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ERIC Number: EJ924826
Record Type: Journal
Publication Date: 2011
Pages: 23
Abstractor: As Provided
Reference Count: 130
ISSN: ISSN-0309-0590
Learning to Make Sense: What Works in Entrepreneurial Education?
Higgins, David; Elliott, Chris
Journal of European Industrial Training, v35 n4 p345-367 2011
Purpose: The paper aims to explore the changing influences and relevance of passive and experiential methods of learning within what can be described as a new era of entrepreneurial education. What still largely remains unaddressed in the literature is how are entrepreneur's best educated and developed in a manner which can have a direct impact on their personal and business development. Design/methodology/approach: The paper suggests that learning is action oriented, and that entrepreneurs are not merely "doers"; they are "practitioners". An integral part of being a "practitioner" is the use of practice to help move the firm beyond the "adaptive" learning which takes place in naturally occurring non-contrived learning occasions. The paper is theoretical in its intent and adopts a social constructionist view of knowledge and learning. The research approach is informed by practitioner-based practice and research, education and participation as a process of social learning. Findings: The development of experiential knowledge in entrepreneurs is an incremental process that evolves throughout the course of their working lives. This means that attempts to stimulate "real life" experience through formal modes of passive education and training are unlikely to have a strong influence or impact on the development of the entrepreneur as a practitioner. Practical implications: The paper sets out to develop an argument against the traditional "passive" means of business education, by suggesting that entrepreneurs who are exposed to passive learning are spectators rather than active participators. Originality/value: The paper contributes to our current understanding of entrepreneurial learning by recognising that entrepreneurial learning in the context of higher education takes place beyond the domain of the classroom learning experiences, through experiential and discovery-based learning which questions traditional orthodox pedagogies. The paper illustrates how knowledge is constructed through a situated practice of knowing, and demonstrates how a practice-based perspective might be useful for the study of entrepreneurial education. (Contains 2 notes and 1 figure.)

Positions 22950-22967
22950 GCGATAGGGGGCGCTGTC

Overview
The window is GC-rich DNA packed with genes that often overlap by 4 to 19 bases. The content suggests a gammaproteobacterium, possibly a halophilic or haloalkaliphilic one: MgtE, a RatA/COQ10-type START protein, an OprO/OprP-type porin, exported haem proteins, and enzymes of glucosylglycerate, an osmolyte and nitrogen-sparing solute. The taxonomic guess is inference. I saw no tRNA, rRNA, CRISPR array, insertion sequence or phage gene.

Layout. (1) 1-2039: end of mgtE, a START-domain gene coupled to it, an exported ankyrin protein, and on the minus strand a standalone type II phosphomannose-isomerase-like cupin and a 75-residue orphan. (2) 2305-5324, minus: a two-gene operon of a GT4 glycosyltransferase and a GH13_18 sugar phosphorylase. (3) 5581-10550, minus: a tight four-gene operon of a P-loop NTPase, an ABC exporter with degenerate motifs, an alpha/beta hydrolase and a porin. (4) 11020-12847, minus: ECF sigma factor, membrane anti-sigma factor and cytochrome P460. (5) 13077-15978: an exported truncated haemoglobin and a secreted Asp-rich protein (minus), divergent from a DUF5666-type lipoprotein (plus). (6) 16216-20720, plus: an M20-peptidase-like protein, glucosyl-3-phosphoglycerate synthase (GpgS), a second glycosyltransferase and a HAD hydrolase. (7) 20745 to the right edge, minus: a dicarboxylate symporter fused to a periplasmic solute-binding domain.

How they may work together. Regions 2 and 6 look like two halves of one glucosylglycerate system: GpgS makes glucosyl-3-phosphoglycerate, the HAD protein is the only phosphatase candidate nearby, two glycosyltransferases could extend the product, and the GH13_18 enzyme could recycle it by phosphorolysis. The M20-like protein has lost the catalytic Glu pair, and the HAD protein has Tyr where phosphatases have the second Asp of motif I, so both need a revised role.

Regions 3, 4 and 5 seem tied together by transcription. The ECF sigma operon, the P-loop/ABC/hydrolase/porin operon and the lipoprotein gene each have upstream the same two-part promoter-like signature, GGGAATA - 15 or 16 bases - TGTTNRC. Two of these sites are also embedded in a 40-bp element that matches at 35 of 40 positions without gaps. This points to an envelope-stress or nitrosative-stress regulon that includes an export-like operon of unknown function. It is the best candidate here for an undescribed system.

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Publication Type: Journal Articles; Reports - Evaluative
Education Level: Adult Education
Audience: N/A
Language: English
Sponsor: N/A
Authoring Institution: N/A